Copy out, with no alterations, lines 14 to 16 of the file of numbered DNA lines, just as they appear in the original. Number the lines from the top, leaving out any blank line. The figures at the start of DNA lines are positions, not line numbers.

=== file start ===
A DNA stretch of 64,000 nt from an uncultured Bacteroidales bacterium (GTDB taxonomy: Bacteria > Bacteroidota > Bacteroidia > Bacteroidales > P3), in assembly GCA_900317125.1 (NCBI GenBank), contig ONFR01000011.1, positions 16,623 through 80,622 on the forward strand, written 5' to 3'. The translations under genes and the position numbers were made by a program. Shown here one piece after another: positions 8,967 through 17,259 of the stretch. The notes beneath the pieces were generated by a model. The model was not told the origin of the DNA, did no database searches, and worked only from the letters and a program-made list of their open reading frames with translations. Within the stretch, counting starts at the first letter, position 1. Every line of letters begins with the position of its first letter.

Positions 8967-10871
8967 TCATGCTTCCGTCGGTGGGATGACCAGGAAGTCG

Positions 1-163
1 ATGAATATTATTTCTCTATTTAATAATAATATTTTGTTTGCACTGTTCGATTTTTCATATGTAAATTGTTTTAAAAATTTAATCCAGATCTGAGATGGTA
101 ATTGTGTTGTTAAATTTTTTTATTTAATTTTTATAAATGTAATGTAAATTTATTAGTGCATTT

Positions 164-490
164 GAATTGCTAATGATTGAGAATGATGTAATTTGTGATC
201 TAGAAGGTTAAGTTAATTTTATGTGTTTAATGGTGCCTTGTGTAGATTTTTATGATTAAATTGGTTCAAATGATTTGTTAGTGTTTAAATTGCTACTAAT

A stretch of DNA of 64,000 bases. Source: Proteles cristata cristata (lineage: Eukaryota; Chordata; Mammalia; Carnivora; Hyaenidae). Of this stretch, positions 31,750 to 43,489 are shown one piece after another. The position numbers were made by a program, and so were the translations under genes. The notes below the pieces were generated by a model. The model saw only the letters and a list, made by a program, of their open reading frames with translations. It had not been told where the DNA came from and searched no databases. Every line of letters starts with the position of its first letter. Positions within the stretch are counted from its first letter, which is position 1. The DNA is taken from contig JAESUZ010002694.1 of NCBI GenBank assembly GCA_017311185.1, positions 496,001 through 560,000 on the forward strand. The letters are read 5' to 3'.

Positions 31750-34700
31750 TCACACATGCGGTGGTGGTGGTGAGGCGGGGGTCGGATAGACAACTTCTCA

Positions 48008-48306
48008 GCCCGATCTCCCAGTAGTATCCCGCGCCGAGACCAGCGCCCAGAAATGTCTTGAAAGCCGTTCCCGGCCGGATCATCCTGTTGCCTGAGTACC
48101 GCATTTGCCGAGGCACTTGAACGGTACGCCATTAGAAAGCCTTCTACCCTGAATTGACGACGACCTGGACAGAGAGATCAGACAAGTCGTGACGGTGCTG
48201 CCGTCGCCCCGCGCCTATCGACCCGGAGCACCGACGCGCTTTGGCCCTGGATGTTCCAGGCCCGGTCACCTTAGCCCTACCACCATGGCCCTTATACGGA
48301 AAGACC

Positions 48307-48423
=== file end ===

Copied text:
48008 GCCCGATCTCCCAGTAGTATCCCGCGCCGAGACCAGCGCCCAGAAATGTCTTGAAAGCCGTTCCCGGCCGGATCATCCTGTTGCCTGAGTACC
48101 GCATTTGCCGAGGCACTTGAACGGTACGCCATTAGAAAGCCTTCTACCCTGAATTGACGACGACCTGGACAGAGAGATCAGACAAGTCGTGACGGTGCTG
48201 CCGTCGCCCCGCGCCTATCGACCCGGAGCACCGACGCGCTTTGGCCCTGGATGTTCCAGGCCCGGTCACCTTAGCCCTACCACCATGGCCCTTATACGGA